By Dan Moffett
When Palm Beach County voters overwhelmingly approved the creation of an Inspector General’s Office in 2010, they made a binding contract with cities and towns that requires them to help pay for the new watchdog.
That is the centerpiece of Circuit Judge Catherine Brunson’s 11-page ruling in the four-year legal fight between the county and a coalition of 14 municipalities over how the IG office should be funded.
In her March 12 decision, Brunson sided with the county on almost every point of contention in the lawsuit. She dismissed the cities’ claim that the county was imposing an unlawful tax. She rejected the notion that municipal residents were victims of double taxation. She gave no weight to complaints about interfering with budgeting. She threw out the argument that sovereign immunity prohibits the county from interfering in how cities and towns govern themselves.
Brunson, after deliberating nearly eight months since the August trial, sent out a relatively simple message to the plaintiff municipalities: The voters have spoken. Now deal with it.
“The court ruled essentially that voters, by approving the referendum, executed a valid and binding contract on behalf of their municipalities to pay for the countywide program,” said Manalapan Town Attorney Keith Davis. “The court said the payments are not an unlawful tax but are in fact a user fee which the municipalities could have opted out of at the point of the vote on the referendum.”
Delray Beach City Attorney Noel Pfeffer said there was “a lot of legal nuance” in the judge’s decision, as well as “both policy and legal overtones” that could impact the way governments interact with each other.
“This ruling touches on four or five cornerstones of local government law with respect to cities’ municipal powers,” Pfeffer said. “There’s a lot for elected officials to consider.”
Pfeffer said he intends to discuss the ruling with city commissioners during their first April meeting to find out whether they want to continue as a plaintiff and pursue a probable appeal.
Davis has already received the go-ahead from his Town Commission to stay in the case.
“As we’ve said all along, we truly believe that the law is on the side of the municipalities,” Davis said. “I don’t think anybody truly believed this would be resolved at the lower level. The belief was it would ultimately go through the appellate process so the law can be decided once and for all.”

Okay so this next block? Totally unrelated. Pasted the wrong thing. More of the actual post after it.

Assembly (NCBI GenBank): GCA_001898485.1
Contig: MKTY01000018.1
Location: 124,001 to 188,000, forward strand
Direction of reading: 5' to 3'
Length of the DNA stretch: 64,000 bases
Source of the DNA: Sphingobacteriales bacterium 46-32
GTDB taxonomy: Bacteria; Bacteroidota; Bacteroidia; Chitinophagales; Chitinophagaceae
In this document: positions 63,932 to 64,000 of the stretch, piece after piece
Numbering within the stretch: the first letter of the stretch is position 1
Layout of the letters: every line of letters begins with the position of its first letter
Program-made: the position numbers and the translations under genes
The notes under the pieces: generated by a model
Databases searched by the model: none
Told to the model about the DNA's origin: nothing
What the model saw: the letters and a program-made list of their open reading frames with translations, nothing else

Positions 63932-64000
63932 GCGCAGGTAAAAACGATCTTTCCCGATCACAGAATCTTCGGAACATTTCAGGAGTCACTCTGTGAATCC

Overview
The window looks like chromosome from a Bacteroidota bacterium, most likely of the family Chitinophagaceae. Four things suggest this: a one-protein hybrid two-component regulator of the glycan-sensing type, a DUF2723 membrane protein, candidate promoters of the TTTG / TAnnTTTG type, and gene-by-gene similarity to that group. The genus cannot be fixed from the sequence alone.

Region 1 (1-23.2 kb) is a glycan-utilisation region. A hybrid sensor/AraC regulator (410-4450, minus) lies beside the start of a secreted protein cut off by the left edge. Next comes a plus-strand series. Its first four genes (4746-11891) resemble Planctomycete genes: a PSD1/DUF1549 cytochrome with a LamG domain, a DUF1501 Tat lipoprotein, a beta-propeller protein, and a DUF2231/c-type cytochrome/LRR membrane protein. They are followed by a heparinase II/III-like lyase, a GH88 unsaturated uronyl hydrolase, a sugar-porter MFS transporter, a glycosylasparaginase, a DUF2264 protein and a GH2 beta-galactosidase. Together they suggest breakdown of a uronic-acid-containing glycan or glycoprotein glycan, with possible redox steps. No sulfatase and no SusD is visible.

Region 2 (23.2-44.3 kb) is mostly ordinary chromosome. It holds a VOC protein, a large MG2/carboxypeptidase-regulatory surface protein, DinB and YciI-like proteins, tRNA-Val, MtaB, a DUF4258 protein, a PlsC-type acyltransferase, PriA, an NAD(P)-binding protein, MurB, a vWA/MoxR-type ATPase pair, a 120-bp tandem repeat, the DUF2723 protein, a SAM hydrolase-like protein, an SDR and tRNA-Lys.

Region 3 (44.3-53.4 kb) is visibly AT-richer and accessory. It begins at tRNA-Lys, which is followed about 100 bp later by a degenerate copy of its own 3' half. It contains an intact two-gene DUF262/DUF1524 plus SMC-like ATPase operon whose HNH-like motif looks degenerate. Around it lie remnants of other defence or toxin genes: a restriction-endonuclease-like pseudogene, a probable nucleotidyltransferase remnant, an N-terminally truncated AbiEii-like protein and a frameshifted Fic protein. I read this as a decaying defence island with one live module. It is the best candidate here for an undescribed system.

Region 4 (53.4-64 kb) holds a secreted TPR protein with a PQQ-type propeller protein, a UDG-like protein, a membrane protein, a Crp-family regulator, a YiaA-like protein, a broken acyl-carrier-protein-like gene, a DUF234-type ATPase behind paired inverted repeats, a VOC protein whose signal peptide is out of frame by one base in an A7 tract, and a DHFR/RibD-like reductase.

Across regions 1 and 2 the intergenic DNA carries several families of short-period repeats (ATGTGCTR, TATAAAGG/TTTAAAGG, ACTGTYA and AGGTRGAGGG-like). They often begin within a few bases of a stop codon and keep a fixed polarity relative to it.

On March 26, the cities petitioned the court for a rehearing on the grounds that Brunson, to make her decision, went beyond the issues discussed during the trial. The motion is unlikely to be granted.
Davis said West Palm Beach has committed to continue “doing all the heavy lifting” and paying for the appeal case, making the decision to stay in the suit easier for the other plaintiffs. Coastal communities Boca Raton, Gulf Stream, Highland Beach and Ocean Ridge appear likely to remain in the group of 14. Other members include Riviera Beach, Lake Park, Jupiter, Palm Beach Gardens, Tequesta, Palm Beach Shores and Mangonia Park.
The cities aren’t challenging the existence of the IG office — just how to pay for it.
“That idea could set in motion a dangerous set of events,” Elliot Cohen, a spokesman for West Palm Beach, said of the ruling. “If a public referendum can give any county the right to reach into any cities’ pockets and collect any amount of money it claims is needed, it not only violates the sovereignty of the cities, but it wreaks havoc with the cities’ ability to properly and predictably handle their budgets.”
Brunson disagreed. “The municipalities overstate the extent of their discretion with respect to establishing a budget as it relates to this issue.” She said the voters’ approval of the IG office overrides the authority of towns and cities to spend tax dollars as they see fit.
“Each municipality’s power to make a budget is not a purely discretionary function as its discretion may be modified or restricted by the electorate through its referendum powers,” she wrote.
The plaintiffs also lost the argument that taxpayers living in municipalities were paying twice for IG services compared with taxpayers who live in unincorporated areas and have no local government to pay. Brunson said residents of towns and cities can take advantage of distinct benefits from the IG office in their own communities.“The municipalities and their citizens have the opportunity to file complaints and receive investigations, audits and reviews of their own governing body,” she wrote. “This is clearly a real and substantial benefit uniquely provided to the municipalities.”
Perhaps most compelling, Brunson shot down the idea of sovereign immunity — that towns and cities inherently have the autonomy to set up their own governments and run their communities as they want without interference from the county.
“The municipalities present no persuasive legal authority to support these assertions that sovereign immunity invalidates the vote of approval by their respective citizens,” she wrote, again pointing to the ballot box as the ultimate authority.
Gulf Stream Town Manager William Thrasher said voters didn’t have all the information they needed when they went to the polls. “The IG was a good idea and there is great need, but it was very vague in the referendum language,” Thrasher said. “I think there is justifiable reason to argue against the funding method presently being used.” Ú
By Dan Moffett